There is accumulating evidence suggesting that antipsychotics can induce oxidative stress through a variety of mechanisms. Elevated levels of conjugated dienes and thiobarbituric acid reactive products (TBARS) in the CSF of TD patients have been reported (Pall, H. S., et al., Lancet ii:596-599 (1987); Lohr, J. B., et al., Biol. Psychial. 28:535-539 (1990); Jeste, D. V., et al., Psychopharmacology 106:154-160 (1992)).
Elevated oxyradicals can inhibit presynaptic glutamate uptake, inactivate the enzymatic defenses against cellular oxidants (Volterra, A., et al, J. Neuroscience 14:2924-2932 (1994)) and disrupt mitochondrial electron transport (Burkhardt, C., et al., Ann. Neurol. 33:512-517 (1993); Jackson-Lewis, V. and Przedborski, S., Ann. Neurol. 35:244-245 (1994)), which results in an increased generation of superoxide and extraneuronal excitatory amino acids. Persistent activation of glutamate ionotropic receptors has long been known to cause neuronal degeneration (Olney, J. W., Annu. Rev. Pharmacol. Toxicol. 30:47-41 (1990)). Recent studies indicate that oxidative damage mediates the delayed neuronal degeneration caused by activation of N-methyl-D-aspartate (NMDA) and non-NMDA glutamate ionotropic receptors (Coyle, J. T. and Puttfarcken, P., Science 262:689-695 (1993)). This oxidative damage can be gradual, insidious and cumulative leading to an apoptotic form of neuronal death. It provides an important pathologic link between moderate levels of excessive glutamate ionotropic receptor stimulation and delayed neuronal degeneration.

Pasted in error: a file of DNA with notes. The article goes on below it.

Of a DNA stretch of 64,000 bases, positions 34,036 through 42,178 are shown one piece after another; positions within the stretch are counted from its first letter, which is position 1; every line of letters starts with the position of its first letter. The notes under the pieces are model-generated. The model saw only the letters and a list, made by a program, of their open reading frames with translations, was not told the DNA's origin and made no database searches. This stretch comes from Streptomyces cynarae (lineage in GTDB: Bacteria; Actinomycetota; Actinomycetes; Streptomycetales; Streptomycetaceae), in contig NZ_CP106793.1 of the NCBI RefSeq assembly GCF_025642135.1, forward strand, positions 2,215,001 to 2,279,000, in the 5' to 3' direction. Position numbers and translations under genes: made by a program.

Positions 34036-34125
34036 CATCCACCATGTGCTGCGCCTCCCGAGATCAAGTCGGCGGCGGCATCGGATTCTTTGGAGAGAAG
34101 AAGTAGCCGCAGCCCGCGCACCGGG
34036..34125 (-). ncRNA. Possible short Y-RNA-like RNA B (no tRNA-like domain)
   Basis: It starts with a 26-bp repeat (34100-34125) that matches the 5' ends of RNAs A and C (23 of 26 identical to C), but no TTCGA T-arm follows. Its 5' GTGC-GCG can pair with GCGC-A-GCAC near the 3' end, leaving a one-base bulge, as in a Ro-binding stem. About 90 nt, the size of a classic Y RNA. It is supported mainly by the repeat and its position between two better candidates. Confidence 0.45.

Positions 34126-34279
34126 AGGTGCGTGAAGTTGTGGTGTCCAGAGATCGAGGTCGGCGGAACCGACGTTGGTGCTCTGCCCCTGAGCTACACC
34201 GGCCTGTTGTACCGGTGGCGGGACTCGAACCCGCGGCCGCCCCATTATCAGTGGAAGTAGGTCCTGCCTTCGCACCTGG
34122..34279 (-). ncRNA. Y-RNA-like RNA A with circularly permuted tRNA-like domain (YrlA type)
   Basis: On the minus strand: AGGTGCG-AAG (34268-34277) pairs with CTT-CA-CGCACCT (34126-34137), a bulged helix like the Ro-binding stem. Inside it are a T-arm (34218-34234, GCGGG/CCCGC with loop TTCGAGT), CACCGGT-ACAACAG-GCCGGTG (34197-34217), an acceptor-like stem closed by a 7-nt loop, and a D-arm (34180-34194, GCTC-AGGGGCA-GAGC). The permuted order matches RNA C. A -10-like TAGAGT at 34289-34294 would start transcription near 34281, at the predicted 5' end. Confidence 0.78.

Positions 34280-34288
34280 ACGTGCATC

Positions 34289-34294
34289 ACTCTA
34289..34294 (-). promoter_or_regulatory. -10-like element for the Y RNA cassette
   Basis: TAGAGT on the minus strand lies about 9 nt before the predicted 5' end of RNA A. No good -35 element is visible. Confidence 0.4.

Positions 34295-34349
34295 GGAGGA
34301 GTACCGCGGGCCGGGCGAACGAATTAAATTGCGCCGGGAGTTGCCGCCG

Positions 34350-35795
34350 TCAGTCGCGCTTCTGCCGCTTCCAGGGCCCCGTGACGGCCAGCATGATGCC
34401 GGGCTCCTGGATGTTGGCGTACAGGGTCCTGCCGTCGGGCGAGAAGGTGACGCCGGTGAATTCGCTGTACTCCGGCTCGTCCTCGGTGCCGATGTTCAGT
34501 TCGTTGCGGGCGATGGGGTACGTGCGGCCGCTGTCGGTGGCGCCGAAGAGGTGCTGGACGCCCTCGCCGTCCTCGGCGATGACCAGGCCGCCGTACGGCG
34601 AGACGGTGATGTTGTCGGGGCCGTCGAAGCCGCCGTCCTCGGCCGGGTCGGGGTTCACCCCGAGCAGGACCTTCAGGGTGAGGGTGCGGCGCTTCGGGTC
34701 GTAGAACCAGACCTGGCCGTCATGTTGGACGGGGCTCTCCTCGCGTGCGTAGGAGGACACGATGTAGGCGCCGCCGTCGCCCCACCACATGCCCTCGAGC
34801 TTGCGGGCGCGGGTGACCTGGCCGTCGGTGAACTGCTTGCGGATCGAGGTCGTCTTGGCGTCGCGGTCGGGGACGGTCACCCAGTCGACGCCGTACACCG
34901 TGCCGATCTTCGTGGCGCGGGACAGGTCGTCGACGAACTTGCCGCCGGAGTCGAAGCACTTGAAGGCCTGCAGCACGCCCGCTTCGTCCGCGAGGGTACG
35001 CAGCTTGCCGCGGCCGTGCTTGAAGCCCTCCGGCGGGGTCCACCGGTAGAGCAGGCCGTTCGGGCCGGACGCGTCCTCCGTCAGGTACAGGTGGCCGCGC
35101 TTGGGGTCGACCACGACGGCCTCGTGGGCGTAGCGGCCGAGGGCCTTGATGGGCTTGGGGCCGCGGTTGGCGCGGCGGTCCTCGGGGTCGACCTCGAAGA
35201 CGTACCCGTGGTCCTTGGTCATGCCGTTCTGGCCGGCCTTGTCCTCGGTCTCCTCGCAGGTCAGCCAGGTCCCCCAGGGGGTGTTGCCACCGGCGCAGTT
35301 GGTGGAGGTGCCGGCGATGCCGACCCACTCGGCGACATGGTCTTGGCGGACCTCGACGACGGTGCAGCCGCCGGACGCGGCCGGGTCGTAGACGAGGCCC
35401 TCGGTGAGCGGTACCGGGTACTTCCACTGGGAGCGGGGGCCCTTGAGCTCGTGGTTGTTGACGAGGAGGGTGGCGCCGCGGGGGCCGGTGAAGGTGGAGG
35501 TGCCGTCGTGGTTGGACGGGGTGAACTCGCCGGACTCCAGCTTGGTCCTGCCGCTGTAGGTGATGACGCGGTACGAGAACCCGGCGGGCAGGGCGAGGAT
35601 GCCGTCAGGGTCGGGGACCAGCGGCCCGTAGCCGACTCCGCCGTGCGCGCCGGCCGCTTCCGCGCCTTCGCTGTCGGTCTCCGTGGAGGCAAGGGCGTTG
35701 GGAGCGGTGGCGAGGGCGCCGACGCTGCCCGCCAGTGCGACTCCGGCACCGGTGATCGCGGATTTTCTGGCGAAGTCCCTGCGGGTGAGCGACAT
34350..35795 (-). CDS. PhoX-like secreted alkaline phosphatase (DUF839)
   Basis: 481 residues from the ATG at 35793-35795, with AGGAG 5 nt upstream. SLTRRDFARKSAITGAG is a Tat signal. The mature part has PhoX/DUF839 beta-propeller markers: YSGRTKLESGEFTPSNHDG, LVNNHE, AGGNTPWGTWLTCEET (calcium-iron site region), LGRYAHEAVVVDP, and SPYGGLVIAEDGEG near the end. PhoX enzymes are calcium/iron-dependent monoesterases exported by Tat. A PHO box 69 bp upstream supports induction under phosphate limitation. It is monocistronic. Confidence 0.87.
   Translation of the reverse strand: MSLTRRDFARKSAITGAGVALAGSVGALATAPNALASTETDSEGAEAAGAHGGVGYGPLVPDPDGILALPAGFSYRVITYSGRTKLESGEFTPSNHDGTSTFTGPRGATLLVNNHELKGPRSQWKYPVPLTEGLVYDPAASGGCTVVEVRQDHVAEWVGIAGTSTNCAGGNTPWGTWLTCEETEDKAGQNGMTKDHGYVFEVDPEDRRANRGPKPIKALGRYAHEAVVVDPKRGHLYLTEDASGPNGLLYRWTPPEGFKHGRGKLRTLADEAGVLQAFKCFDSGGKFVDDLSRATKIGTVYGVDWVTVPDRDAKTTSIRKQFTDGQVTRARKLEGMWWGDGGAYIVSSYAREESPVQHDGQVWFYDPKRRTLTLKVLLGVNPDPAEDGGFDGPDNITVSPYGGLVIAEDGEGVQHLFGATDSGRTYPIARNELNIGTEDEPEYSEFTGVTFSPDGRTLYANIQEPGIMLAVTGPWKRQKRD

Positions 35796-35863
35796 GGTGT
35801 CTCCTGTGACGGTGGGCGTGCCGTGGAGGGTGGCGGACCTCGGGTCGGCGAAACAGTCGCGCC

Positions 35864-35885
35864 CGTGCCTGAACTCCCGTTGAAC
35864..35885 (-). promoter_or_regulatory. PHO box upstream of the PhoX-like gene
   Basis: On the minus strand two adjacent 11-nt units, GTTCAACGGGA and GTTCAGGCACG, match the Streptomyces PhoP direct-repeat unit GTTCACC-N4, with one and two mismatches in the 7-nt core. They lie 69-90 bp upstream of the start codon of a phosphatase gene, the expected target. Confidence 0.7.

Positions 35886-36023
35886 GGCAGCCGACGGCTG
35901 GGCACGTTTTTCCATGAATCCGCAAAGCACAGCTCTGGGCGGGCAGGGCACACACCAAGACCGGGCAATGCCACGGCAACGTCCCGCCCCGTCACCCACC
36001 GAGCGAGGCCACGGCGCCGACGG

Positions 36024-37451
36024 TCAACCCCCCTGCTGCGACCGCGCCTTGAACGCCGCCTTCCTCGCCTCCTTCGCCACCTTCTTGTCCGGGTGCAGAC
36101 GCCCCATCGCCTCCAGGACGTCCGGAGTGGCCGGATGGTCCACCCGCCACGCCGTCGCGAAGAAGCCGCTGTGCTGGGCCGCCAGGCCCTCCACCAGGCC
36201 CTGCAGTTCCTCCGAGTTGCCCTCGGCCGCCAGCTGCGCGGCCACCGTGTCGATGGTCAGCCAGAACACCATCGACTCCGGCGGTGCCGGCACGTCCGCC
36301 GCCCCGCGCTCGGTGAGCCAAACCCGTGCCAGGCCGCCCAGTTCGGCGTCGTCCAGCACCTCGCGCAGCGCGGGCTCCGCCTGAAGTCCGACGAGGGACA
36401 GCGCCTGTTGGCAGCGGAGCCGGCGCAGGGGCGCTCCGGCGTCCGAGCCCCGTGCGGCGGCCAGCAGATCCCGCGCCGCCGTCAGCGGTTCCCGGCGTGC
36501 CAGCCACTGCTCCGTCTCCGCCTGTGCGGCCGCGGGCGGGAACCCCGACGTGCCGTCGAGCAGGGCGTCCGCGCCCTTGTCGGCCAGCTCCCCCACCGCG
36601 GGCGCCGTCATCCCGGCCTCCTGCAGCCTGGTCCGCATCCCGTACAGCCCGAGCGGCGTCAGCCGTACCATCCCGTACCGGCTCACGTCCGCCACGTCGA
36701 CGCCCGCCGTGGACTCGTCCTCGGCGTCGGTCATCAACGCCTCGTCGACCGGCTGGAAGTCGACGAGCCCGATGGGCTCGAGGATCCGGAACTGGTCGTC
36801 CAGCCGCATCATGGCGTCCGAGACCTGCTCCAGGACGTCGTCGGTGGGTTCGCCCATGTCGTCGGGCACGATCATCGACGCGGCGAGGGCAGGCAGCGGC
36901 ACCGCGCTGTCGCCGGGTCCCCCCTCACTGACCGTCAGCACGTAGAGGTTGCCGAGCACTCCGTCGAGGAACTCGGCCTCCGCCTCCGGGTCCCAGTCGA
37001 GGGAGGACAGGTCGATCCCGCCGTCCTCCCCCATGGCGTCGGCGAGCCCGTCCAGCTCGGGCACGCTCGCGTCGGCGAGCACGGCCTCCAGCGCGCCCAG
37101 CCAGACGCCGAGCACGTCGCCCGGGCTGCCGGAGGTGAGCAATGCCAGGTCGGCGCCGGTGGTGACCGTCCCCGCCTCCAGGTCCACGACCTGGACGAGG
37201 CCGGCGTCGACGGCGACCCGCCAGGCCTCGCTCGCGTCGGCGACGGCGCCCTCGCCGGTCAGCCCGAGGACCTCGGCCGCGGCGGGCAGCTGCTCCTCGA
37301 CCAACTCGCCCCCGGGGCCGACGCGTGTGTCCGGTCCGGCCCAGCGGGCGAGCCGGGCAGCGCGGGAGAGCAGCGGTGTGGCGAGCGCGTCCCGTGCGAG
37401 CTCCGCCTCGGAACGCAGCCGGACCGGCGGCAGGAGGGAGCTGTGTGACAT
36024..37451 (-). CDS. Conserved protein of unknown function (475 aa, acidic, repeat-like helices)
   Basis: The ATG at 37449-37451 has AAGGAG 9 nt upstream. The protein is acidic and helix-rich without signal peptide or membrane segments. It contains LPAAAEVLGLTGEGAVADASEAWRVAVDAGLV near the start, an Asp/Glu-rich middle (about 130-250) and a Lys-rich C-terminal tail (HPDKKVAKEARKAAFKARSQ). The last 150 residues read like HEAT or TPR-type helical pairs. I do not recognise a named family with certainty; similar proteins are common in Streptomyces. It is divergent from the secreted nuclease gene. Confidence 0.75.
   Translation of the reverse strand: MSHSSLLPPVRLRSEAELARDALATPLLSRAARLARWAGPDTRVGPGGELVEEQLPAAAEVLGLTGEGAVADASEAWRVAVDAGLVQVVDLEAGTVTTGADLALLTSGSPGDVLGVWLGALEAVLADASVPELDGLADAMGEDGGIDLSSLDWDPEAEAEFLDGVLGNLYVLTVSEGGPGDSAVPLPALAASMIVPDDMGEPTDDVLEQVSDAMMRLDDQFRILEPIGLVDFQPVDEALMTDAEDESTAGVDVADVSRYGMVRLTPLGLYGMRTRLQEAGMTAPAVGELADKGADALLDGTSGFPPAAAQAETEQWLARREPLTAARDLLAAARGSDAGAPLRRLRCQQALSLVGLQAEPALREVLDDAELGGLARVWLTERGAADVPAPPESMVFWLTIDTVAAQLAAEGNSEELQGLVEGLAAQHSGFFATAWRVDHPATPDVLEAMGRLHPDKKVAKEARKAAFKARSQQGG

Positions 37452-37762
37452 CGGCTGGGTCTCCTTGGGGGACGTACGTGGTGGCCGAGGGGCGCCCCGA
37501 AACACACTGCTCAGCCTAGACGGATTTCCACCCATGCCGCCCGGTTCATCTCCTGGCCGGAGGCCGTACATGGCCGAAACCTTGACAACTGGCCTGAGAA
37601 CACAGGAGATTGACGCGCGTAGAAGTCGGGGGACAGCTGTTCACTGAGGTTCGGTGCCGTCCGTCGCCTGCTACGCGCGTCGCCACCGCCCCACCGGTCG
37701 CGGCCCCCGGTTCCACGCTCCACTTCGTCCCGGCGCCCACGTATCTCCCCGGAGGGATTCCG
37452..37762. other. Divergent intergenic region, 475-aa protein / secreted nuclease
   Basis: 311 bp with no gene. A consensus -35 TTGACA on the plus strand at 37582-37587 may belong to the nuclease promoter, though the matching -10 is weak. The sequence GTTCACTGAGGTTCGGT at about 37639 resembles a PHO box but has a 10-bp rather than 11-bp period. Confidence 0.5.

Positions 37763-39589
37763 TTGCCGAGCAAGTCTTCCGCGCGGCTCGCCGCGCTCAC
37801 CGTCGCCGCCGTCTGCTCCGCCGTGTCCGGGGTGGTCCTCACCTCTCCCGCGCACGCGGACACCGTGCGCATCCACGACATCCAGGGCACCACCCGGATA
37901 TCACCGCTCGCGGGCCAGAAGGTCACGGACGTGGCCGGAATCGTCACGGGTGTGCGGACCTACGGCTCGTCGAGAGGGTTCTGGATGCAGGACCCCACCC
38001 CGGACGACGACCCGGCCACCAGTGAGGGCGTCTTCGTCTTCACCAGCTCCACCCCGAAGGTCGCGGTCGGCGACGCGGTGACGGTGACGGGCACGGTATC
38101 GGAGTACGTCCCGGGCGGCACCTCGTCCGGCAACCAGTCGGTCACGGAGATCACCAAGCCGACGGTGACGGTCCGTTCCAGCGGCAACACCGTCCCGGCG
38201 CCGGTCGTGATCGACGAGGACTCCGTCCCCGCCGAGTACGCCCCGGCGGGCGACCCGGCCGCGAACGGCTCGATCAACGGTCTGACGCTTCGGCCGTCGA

The sources of oxyradicals produced as a consequence of long-term antipsychotic exposure are diverse and remain incompletely characterized. Depolarization activates oxidative metabolism of glucose via the mitochondrial electron transport chain with the superoxide radical generated as a byproduct. Recent reports indicate that antipsychotics inhibit the mitochondrial electron transport chain at Complex I, which would further enhance superoxide generation (Burkhardt, C., et al., Ann. Neurol. 33:512-517 (1993); Jackson-Lewis, V. and Przedborski, S., Ann. Neurol. 35:244-245 (1994)), and CSF metabolic abnormalities found in this cohort of patients is consistent with an impairment of mitochondrial electron transport at Complex I (Goff, D. C., et al., Amer. J. Psychiat. 152:1730-1736 (1995)). Another possibility, however, is that an increased turnover of catecholamines results in free-radical formation. Nevertheless, it is unclear whether antipsychotics can directly generate free radicals and a reliable screening method for the potential of antipsychotic-induced TD does not exist.
The hypothesis of oxidative damage to striatal neurons mediated by antipsychotic enhancement of glutamatergic neurotransmission is supported by recent reports that Vitamin E reverses the symptoms of TD. The anecdotal reports have been sustained by double blind placebo controlled studies with Vitamin E (Egan, M. F., et al., Amer. J. Psychiat. 149:773-777 (1992); Adler, L. A., et al., Amer. J. Psychiat. 150:1405-1407 (1993)). Notably, those patients earlier in the course of their disorder are more responsive to treatment with Vitamin E, consistent with the model that the oxidative damage is cumulative over time and involves functional impairment prior to frank degeneration. Similarly, in a double blind placebo controlled study of Vitamin E treatment of patients with Huntington's Disease, those who were less symptomatic at the initiation of treatment exhibited the most favorable response (Peyser, C. E., et al., Amer. J. Psychiatry 152:1771-1775 (1995)). Inasmuch as centrally active free radical scavengers may not only reverse the oxidative damage, additional studies on oxidative stress in TD as well as efficacy of prevention and treatment with centrally active free radical scavengers on the surrogates oxidative stress in TD need to be carried out.